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O’Neill’s Anna Christie, Starring Jude Law

By Periscope @periscopepost
O’Neill’s Anna Christie, starring Jude Law

Jude Law. Photo credit:

Michael Grandage’s long stint as artistic director of London’s Donmar Warehouse is ending with a bang as stars return for his final season. Previous Donmar alumni, Ruth Wilson and Jude Law, who starred in A Streetcar Named Desire and Hamlet respectively, have returned to head up the cast of Eugene O’Neill’s nautical drama, Anna Christie.

Directed by Rob Ashford, Anna Christie is the story of a former prostitute who is reunited with her sailor father after 15 years spent on land. Ruth Wilson plays the title role of Anna Christopherson, with David Hayman as her father Chris (No relation to Kris Kristopherson as Mark Shenton acknowledged in The Stage). Chris sent his daughter to live with relatives in Minnesota believing her to be safe when in reality she was sexually abused and drifted into prostitution. Jude Law assumes the role of Mat Burke, a sailor washed onto Chris’s boat during a storm. The chemistry between Mat and Anna creates the focal point of the drama.

First staged in 1921, the play won a Pulitzer Prize the following year and in 1930 was turned into a famous film starring Greta Garbo in her first speaking role. It was most recently performed in 1993 with Natasha Richardson and Liam Neeson in the lead roles, who later married. Anna Christie is rarely staged – so what did the critics think of this production?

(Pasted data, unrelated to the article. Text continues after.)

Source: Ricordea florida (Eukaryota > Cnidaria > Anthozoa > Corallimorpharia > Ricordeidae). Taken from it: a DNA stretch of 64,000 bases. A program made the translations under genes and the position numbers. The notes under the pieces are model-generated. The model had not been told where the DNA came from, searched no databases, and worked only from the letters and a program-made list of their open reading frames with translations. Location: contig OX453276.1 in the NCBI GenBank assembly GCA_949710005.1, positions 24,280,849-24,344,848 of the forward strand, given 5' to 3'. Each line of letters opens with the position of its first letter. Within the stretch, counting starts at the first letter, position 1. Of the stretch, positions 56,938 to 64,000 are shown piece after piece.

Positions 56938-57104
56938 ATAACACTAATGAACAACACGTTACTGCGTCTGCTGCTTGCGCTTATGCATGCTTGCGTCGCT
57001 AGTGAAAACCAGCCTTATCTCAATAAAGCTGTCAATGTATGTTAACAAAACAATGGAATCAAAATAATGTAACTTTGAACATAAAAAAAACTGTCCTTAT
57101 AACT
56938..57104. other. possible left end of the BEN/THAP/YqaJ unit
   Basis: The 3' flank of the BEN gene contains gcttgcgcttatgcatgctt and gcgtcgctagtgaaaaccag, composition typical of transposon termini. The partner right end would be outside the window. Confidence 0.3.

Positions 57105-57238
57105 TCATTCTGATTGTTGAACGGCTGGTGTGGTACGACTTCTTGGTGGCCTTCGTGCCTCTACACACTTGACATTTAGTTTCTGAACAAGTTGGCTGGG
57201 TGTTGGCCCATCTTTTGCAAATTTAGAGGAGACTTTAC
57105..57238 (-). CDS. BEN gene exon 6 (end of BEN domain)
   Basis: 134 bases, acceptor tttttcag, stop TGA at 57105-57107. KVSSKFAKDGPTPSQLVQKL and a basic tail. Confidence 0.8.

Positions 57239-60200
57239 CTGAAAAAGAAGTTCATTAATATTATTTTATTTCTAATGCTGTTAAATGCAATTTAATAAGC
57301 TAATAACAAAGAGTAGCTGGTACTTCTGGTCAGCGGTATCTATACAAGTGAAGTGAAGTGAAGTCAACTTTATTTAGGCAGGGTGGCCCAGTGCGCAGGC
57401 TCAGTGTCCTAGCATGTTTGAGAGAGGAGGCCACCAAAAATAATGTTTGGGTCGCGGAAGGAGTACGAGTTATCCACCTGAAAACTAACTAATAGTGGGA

“Flawed it may be, but there is a raw vigour and humanity in Anna Christie that few other dramatists can match,” said Charles Spencer in The Telegraph.

  • O’Neill’s writing is over the top. “The play itself isn’t a masterpiece,” complained Henry Hitchings writing at The Evening Standard. “O’Neill’s language is overburdened with quirky poetry.” Variety agreed with Hitchings, noting that many critics have trouble with “the melodramatic tendencies” of the play. However Michael Billington noted in The Guardian that the director Ashford “discovers the inner intensity of a play that can easily lapse into coarse melodrama.”
  • A breakthrough performance for Law. Critics have almost universally praised Law for his role, suggesting that he has broken out of his comfort zone with this role. “The best performance I’ve seen him give,” wrote Billington in The Guardian. “It’s a hulking, brawny performance from Law,” gushed The Daily Mail. Many critics were keen to mention Law’s physique, something he has previously been defined by: Matt Stenton from The Stage titillated his readers, describing Law as “stripped to the waist, his gleaming, super-buff, lightly furred torso looking like it has come from the pages of Men’s Health”, adding too that the role was a “dazzling affirmation of his riveting abilities as an actor.”
  • Wilson polarises critics. Paul Taylor, writing in The Independent called Wilson “magnificent in every department”, whilst Patrick Marmion at The Daily Mail called her performance “somewhat underwhelming”. He opined, “I’d have preferred a brassier broad who could live up to her opening line to the barman: ‘Gimme a whiskey, ginger ale on the side — and don’t be stingy, baby.’”
  • Accents a bit bizarre. Henry Hitchings was not a fan of what he called “the leads’ bizarre accents”, however, other critics weren’t put off: “Get past the treacle-thick accents and a laborious opening and this is a polished and powerful production of Eugene O’Neill’s wordy play,” said Neil Smith at BBC News.

Anna Christie runs from 9 August to 8 October at the Donmar Warehouse, London.

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